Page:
That way, Washtenaw school districts could share administrative, accounts payable and payroll services, helping to streamline these processes and save money. The software could potentially allow struggling districts to cut administrative staff, saving more money for children, Menzel described.

He said the WISD is “very close” to issuing a request for proposals to determine the best software product for its purposes. He anticipated the ISD would do so in January.

Ann Arbor, Willow Run and any other district that might request their shares can opt into the common software system in other ways.

“They could have other resources already dedicated to the shared platform, many may not request all (of their reimbursement money), or they could request what’s currently in the bank and intend to use their dollars from the adjusted figure to cover the cost of participating in the shared software,” Menzel said.

The total countywide reimbursement for both 2008-2009 and 2010-2011 was about $1.9 million, whereas in 2009-2010 it was $220,000. He said the ISD soon will receive an adjustment that he expects will put the total closer to $1.9 million.

So Ann Arbor Public Schools’ total Medicaid reimbursement for 2008-2011 should be greater than $1.4 million.

Staff reporter Danielle Arndt covers K-12 education for Follow her on Twitter @DanielleArndt or email her at


Steve Norton, MIPFS

Wed, Jan 11, 2012 : 1:38 a.m.

As I think we've tried to make clear, there is no "diversion" of funds. AAPS has already paid to provide these services, and has documented to the Federal government the money they spent. These funds are a *reimbursement* for a portion of AAPS's expenses to provide services to eligible students. As such, it should go back into the general fund, where the original funds came from in the first place.


Tue, Jan 10, 2012 : 2 p.m.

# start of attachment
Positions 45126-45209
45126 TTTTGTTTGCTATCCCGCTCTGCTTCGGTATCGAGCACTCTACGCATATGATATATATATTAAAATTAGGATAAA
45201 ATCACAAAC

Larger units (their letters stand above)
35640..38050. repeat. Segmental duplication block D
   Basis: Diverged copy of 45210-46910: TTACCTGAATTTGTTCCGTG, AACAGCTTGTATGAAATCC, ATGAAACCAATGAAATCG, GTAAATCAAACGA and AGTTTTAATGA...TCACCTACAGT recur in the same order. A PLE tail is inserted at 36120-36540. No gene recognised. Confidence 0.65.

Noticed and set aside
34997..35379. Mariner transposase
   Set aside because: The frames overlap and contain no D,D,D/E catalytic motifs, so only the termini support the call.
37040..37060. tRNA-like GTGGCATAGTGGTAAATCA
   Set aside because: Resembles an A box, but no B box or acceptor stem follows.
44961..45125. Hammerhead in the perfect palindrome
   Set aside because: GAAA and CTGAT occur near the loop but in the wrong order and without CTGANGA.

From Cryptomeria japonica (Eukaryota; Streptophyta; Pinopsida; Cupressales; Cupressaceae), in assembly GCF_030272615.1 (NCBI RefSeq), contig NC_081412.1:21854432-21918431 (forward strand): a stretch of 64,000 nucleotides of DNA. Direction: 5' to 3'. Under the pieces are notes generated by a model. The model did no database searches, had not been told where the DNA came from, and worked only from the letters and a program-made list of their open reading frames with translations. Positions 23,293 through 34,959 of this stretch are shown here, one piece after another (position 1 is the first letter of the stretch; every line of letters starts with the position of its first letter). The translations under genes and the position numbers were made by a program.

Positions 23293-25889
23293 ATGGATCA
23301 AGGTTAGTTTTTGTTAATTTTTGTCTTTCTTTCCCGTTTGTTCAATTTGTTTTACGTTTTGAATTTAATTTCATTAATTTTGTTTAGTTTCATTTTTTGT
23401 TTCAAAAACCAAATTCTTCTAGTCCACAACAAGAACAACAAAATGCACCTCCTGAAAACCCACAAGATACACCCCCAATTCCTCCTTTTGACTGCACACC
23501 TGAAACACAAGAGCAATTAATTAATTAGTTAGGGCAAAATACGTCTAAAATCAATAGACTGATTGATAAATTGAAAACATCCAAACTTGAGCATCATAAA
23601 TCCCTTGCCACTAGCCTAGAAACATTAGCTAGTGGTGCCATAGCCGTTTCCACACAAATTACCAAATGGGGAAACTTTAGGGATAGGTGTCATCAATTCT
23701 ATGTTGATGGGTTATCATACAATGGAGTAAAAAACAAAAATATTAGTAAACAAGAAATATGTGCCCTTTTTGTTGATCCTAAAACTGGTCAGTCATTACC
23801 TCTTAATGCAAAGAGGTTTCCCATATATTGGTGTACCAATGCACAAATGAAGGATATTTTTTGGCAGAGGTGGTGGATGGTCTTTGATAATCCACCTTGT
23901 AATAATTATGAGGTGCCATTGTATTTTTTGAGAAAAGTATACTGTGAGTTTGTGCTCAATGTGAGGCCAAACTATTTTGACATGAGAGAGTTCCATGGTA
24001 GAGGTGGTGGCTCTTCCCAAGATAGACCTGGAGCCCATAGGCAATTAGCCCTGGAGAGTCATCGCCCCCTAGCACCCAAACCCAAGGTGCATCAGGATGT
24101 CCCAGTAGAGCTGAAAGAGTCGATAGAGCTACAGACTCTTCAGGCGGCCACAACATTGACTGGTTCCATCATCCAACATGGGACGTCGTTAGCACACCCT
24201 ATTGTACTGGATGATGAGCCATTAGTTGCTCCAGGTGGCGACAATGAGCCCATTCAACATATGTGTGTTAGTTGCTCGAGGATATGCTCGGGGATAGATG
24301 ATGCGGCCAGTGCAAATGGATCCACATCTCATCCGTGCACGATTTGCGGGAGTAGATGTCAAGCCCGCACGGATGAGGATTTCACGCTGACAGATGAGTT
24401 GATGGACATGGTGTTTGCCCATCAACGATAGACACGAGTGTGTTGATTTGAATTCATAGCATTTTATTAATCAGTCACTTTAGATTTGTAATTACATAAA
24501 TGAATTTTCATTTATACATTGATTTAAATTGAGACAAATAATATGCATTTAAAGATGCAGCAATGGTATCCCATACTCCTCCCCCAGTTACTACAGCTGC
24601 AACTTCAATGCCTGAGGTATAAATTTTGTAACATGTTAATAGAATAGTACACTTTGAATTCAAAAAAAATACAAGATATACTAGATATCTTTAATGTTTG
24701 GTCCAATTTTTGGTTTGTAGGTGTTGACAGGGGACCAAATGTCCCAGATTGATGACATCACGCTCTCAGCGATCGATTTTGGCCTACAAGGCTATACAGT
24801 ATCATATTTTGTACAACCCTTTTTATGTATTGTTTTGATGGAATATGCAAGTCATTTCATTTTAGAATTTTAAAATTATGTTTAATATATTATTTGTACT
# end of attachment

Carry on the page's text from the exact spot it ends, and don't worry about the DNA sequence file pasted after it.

THE ART OF STEALING : Thank you for bringing this issue to public attention. Personally, I am not aware of this diversion of funds from Medicaid. I understood Medicaid as a public health program through which certain medical and hospital expenses of those having no income, or a low income, are paid for from State and Federal funds. If a student needs Special Education, it does not automatically qualify that student to receive Medicaid assistance. Secondly, the intent of this public health program is to pay for some of the medical and hospital costs and it is not intended as a program to promote health through health education. If a student needs health education in the clinical management of his sickness, such education or instruction is provided during the visit to a doctor's office or hospital while seeking medical attention. It could be illegal to falsely claim that a health benefit is provided by any instructor who is employed by the School District. The instructor may not have the qualification or training to provide a health benefit by means of verbal instruction. Any health benefit claims must be properly validated by scientific research. If there is valid sceintific research, the medical intervention must be authorized by a health care provider who may have a license to practice and recommend the remedy for a therapeutic purpose. It will be a shame and it will be an act of utter disgrace, if the School District gets involved in laundering Medicaid funds for its private gain. If this story describes the reality of Medicaid program, the School District must impart education to teach the Art of Stealing.